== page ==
This post is the first in a series of interviews I’m conducting with authors. The idea is to ask the same five questions to a variety of authors and see what different kinds of responses are given. Hopefully it will offer authors the chance to introduce themselves and their work, and to also share some tips, hints, and experiences related to writing. Starting us off, my pal Richard Holliday!
How did you begin writing? Do you remember the first piece you wrote?
I sporadically wrote during high school as a means of passing time, but it wasn’t until 2010 that I finally took it “seriously”. At school, I never really felt I had a proper creative outlet – I’m not sporty, a particularly competent artist nor can I play a musical instrument more complex than a triangle – but getting into creative writing has definitely reassured me that my imagination does have an outlet.
There’s a little bit of backstory between my first actual piece and my first proper piece, though the latter would not exist without the former. In 2001 I was in English class studying the Titanic disaster; being a history buff on this subject for some years prior, I loved this topic and I wrote a piece of historical fiction based loosely around it (The story was ostensibly about the ship more than the people on it; a trait I probably maintain to this day). It was the longest thing I’d ever written (I was 11) at 10 sides of A4. I handed the story to my English teacher, who was a little confused but gave it the once-over – I got it back with an A+. I still have the original marked copy and Word document somewhere but I’m far too self-conscious (about the quality and, to a lesser extent, the niche subject matter) to read it, let alone post it online! But it was certainly a learning experience of unusual stead!
Later on I mulled over writing again and took part in National Novel Writing Month 2009 and churned out a 50,000 word manuscript for an alternate history adventure story that I want to revisit, but feel my skills at the moment won’t do justice to the story I want to tell; more successfully, the 2010 NaNoWriMo event was more successful, and I took a lot of lessons from the previous year and eventually produced my first proper finished novel Colonisation, which I’m redrafting. Definitely it was those two frenetic months of non-stop writing that cemented in my mind that I had an actual talent and should pursue it, though I’ve not done NaNoWriMo since 2011.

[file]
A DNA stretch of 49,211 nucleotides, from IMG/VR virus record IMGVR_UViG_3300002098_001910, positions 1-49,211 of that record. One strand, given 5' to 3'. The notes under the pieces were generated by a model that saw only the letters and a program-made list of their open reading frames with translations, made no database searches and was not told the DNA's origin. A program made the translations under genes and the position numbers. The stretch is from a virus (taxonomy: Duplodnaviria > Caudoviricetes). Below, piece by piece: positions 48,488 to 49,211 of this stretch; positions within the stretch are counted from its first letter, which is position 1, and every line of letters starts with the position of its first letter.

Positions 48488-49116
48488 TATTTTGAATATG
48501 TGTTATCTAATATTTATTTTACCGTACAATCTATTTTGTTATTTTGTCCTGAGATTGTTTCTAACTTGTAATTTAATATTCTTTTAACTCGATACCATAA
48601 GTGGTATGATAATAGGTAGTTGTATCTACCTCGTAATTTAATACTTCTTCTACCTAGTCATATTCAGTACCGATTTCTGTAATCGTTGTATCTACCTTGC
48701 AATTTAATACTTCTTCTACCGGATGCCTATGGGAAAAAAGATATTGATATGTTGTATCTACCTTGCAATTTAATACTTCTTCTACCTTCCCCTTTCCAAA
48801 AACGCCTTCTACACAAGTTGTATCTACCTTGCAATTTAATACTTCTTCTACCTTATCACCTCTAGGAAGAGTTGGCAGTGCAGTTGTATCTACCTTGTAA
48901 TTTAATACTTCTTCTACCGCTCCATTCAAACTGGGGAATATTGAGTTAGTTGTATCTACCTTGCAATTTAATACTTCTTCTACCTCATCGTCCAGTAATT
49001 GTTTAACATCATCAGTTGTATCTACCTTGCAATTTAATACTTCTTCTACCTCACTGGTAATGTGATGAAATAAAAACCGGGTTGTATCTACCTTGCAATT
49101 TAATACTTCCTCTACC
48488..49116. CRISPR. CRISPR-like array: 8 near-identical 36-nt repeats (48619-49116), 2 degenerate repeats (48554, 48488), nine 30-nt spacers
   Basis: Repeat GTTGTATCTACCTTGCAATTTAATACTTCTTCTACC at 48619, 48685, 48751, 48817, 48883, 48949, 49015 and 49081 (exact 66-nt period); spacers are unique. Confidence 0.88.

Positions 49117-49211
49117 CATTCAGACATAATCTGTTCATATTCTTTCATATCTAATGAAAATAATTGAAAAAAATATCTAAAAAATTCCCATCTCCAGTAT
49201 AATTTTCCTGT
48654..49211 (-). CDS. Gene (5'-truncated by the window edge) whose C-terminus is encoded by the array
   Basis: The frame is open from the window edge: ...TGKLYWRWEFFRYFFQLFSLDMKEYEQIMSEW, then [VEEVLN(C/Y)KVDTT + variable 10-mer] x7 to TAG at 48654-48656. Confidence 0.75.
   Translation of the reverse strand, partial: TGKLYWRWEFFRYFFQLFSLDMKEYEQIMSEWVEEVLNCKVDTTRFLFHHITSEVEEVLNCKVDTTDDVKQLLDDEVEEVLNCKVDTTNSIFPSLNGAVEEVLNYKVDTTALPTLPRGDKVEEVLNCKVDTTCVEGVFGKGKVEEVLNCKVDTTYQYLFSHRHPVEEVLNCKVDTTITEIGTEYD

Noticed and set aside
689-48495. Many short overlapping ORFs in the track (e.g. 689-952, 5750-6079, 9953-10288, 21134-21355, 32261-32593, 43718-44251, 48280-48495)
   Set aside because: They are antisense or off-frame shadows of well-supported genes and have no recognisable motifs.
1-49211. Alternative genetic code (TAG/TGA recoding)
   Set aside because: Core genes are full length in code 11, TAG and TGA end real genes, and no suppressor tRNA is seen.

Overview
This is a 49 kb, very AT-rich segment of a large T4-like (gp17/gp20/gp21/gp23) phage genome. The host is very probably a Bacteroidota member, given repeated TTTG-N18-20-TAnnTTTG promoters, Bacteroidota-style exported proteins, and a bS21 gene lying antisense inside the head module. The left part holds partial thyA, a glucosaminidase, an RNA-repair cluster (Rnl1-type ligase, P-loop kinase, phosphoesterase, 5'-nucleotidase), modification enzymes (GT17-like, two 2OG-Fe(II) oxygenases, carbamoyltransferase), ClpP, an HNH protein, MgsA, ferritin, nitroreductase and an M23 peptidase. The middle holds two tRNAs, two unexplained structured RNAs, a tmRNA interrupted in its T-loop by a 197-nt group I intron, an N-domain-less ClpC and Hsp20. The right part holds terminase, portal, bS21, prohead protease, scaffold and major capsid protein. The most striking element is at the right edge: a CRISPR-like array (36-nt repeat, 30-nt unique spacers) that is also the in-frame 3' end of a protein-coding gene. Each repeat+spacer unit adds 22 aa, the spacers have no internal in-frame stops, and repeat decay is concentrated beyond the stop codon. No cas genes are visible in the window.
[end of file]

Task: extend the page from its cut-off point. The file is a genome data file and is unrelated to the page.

What have you written which makes you the most proud?
A few of my projects stand out to me as particularly good but one feels especially worthy at the time of writing, and that’s my post-apocalyptic short story The Cloud. This was my first venture into the genre and I really think I did a great job with it; I really enjoyed building up the ominous atmosphere of the dead city and showing the plight of the protagonist as he attempts to escape. I really love world-building and setting the scene in which a story takes place. My approach is to paint a picture in the reader’s mind as if they’re “watching” the story in a cinema. Plus, going back to The Cloud, I had some really great comments from some influential people who took the time to read my work and give me feedback which buoyed my self-esteem. The Cloud is the first piece of work I’ve deemed worthy of submission and the first short story of mine that I’d consider (and am planning) expanding into a full-blown novel.
It’s hard to really pin down specific works as I’m proud of all of my work, even if in certain circumstances the piece in question doesn’t quite execute the concept I was going for quite right as that puts that piece down as a valuable learning experience. I’d like to think that the work on my website shows a clear progression of my abilities as both a writer and in terms of grasping new concepts and running with them, to varying degrees of success. Certainly I have favourites, but if I can’t be proud of my work, why should people be proud to read it?
Do you have a particular process or approach when writing?